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right

 [rīt]
something that is due to someone by law or by tradition.
right to fair treatment the fair selection and treatment of subjects during the course of a research study. Principles governing fairness include informed voluntary decision by the subjects to participate and selection according to criteria directly related to the study rather than according to artificial social or cultural biases.
negative right a right to refuse care or not to be interfered with; it obligates another to refrain from doing something. One example is the right to refuse treatment, which is grounded in the principle of respect for autonomy. This is mentioned in the “Patient's Bill of Rights;” see patient's rights.
patient's r's see patient's rights.
positive right a right to be provided with a good or service such as health care, usually grounded in the principle of justice. It is philosophically more difficult to justify than a negative right because it obligates another to do something.

congenital heart disease

A congenital malformation–eg, coarctation of aorta, VSD, ASD, tetraology of Fallot–of the heart or great blood vessels, which may or may not have clinical consequences. See Baby Faye heart, Shunt.
Congenital heart disease
Rightleft shunt Cyanotic shunt Tetralogy of Fallot, transposition of the great vessels, trucus arteriosus, tricuspid valve atresia
Leftright shunt Acyanotic shunt Patent ductus arteriosus, atrial septal defect, ventricular septal defect, aortic stenosis, pulmonary stenosis, aortic coarctation (NEJM 2000; 342:256rv)

right

(rit) [AS. riht],

R; rt

1. Pert. to the dextral side of the body (the side away from the heart), which in most persons is the stronger or preferred. Synonym: dexter
2. Legal authority to supervise and control one's own actions or the actions of others.
References in periodicals archive ?
Sam (S): With full flow away, Sam will flow inside out.
Wealthy families--those of rural landlords, shopkeepers, and others who paid a substantial land tax--gave away daughters at the same rate as poor families did, Wolf says.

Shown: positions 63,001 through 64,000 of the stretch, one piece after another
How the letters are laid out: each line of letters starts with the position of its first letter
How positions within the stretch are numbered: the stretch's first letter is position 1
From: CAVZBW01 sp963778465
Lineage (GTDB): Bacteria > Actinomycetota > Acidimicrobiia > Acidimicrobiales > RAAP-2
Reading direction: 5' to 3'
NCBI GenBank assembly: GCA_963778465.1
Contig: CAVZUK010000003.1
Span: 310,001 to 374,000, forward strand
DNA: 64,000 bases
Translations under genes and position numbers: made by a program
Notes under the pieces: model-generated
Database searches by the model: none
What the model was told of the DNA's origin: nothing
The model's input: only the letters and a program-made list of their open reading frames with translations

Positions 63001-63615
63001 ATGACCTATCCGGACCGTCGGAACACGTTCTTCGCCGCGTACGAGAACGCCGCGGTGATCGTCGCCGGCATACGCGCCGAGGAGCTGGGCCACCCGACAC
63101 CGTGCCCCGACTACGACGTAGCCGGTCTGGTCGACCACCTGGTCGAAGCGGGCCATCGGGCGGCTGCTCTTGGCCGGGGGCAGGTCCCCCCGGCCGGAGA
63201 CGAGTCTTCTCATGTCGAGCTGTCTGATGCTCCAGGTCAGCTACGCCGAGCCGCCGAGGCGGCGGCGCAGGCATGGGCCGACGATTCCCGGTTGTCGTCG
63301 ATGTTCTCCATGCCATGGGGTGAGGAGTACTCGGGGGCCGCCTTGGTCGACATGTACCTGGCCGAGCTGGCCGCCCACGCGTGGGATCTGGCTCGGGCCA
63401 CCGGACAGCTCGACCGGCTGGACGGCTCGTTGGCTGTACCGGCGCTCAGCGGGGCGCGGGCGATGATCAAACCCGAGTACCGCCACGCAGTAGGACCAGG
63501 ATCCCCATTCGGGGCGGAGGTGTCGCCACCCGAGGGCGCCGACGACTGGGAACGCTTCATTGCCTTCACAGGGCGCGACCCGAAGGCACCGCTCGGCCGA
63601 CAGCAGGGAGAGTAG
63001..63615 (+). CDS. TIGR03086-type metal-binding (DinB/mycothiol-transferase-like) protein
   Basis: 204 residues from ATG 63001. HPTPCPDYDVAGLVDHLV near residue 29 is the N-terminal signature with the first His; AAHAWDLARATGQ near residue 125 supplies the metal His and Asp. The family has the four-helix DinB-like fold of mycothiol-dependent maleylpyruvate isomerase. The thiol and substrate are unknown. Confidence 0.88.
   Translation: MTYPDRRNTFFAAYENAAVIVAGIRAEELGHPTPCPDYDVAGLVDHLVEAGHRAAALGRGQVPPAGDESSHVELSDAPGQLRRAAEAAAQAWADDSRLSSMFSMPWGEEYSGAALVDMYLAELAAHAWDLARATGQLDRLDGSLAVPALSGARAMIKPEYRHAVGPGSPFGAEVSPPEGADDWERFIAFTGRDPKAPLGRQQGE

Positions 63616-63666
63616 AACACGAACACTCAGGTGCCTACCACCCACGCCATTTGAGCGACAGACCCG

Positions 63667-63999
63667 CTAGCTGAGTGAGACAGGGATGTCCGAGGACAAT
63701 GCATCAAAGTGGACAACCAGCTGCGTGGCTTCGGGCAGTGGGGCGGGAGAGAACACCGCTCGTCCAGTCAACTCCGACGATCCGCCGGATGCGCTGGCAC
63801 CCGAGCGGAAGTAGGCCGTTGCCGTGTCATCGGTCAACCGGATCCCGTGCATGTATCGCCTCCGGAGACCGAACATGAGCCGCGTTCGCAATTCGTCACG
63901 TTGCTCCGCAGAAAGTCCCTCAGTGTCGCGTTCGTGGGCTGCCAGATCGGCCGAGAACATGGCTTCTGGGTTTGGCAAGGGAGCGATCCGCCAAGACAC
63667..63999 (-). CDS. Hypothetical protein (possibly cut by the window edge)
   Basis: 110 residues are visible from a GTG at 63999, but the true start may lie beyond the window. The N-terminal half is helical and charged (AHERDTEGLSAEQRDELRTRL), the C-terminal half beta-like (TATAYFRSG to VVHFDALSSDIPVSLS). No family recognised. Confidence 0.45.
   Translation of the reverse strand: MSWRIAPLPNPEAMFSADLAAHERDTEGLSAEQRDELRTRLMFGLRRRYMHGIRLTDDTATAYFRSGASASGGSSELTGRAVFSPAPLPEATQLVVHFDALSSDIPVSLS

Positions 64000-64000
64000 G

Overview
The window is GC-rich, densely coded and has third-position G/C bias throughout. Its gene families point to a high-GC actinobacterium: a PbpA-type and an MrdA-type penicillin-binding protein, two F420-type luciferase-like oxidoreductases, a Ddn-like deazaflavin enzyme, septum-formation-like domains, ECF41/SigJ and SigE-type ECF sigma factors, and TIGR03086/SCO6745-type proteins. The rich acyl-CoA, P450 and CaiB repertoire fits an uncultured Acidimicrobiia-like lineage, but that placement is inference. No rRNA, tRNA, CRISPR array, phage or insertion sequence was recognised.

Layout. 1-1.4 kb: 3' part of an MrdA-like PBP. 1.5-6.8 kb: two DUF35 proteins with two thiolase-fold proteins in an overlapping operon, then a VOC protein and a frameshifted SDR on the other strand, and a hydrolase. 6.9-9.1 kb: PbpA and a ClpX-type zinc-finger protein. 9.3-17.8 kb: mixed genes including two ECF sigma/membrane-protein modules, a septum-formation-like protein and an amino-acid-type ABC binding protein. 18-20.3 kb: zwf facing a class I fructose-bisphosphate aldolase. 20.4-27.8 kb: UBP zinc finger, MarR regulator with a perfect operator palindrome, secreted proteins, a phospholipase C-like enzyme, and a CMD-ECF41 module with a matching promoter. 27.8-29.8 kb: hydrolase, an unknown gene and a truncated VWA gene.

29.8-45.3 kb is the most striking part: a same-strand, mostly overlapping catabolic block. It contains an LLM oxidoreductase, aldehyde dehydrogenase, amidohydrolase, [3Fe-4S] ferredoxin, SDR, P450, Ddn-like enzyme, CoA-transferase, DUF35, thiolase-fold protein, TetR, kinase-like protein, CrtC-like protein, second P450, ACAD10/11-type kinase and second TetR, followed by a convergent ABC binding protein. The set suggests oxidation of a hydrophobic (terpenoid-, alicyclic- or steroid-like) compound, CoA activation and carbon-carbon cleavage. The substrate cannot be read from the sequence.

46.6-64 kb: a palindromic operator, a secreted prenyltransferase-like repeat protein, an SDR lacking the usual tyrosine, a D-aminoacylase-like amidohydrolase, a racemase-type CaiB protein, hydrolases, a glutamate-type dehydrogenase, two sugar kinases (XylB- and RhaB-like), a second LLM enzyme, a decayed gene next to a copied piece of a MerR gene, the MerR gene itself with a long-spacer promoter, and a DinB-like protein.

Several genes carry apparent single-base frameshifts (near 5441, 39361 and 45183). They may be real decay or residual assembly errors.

Three-match tour of Germany and Austria starting July 22, matches against FC Nurnberg, FC Amberg and Sportunion Abtenau (dates to be confirmed), Blackpool away (August 6), Lazio home (August 9).
Camp co-director and owner of Camp Birch Trail in Minong, Wisconsin, passed away December 16, 2001.
Kevin is now urging young people facing similar problems to seek advice about their difficulties at home before running away.
By 1984, Ireland's Department of Health had taken over the care of orphans and indigent children and shifted the focus away from institutional care and toward foster care.
In Walker's writing, redemption will take one away and bring one back, in a perhaps humbling but empowering way, to something close to home.
I]f employment away from home in a single location is realistically expected to last (and does in fact last) for 1 year or less, the employment is temporary in the absence of facts and circumstances indicating otherwise.
The press is taking notice of the high-tech world, in part, because cyber-entrepreneurs have started giving their money away.
Specifically designed for the self-employed, Keogh plans (named after Eugene Keogh, the congressman who came up with the idea) let you put away a good bit of money toward retirement.
Probably no one in the Bible tried harder to run away from God than the prophet Jonah.
Internal Revenue Code section 162(a)(2) allows deductions for all ordinary and necessary travel expenses paid or incurred while taxpayers are "temporarily" away from home pursuing a trade or business.